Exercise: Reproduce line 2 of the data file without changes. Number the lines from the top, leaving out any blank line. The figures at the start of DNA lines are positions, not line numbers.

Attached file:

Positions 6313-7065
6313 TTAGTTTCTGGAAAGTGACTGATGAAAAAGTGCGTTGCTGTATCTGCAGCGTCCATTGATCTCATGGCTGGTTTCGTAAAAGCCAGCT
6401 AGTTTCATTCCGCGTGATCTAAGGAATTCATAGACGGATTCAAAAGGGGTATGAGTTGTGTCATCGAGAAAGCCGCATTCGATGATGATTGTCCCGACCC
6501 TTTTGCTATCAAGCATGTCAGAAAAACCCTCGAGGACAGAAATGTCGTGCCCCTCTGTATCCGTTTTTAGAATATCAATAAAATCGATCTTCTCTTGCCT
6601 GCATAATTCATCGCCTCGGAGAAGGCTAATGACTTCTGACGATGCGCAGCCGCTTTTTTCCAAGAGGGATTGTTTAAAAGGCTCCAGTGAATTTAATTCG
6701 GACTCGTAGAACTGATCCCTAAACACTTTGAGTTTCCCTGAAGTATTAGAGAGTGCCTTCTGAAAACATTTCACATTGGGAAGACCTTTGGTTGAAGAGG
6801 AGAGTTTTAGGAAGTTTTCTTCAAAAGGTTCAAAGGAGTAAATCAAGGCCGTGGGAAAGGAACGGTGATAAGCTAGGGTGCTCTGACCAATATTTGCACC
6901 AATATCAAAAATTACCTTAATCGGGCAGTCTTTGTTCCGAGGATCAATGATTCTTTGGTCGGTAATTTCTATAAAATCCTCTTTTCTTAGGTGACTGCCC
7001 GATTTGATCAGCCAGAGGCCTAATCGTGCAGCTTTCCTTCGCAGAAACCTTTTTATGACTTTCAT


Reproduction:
6313 TTAGTTTCTGGAAAGTGACTGATGAAAAAGTGCGTTGCTGTATCTGCAGCGTCCATTGATCTCATGGCTGGTTTCGTAAAAGCCAGCT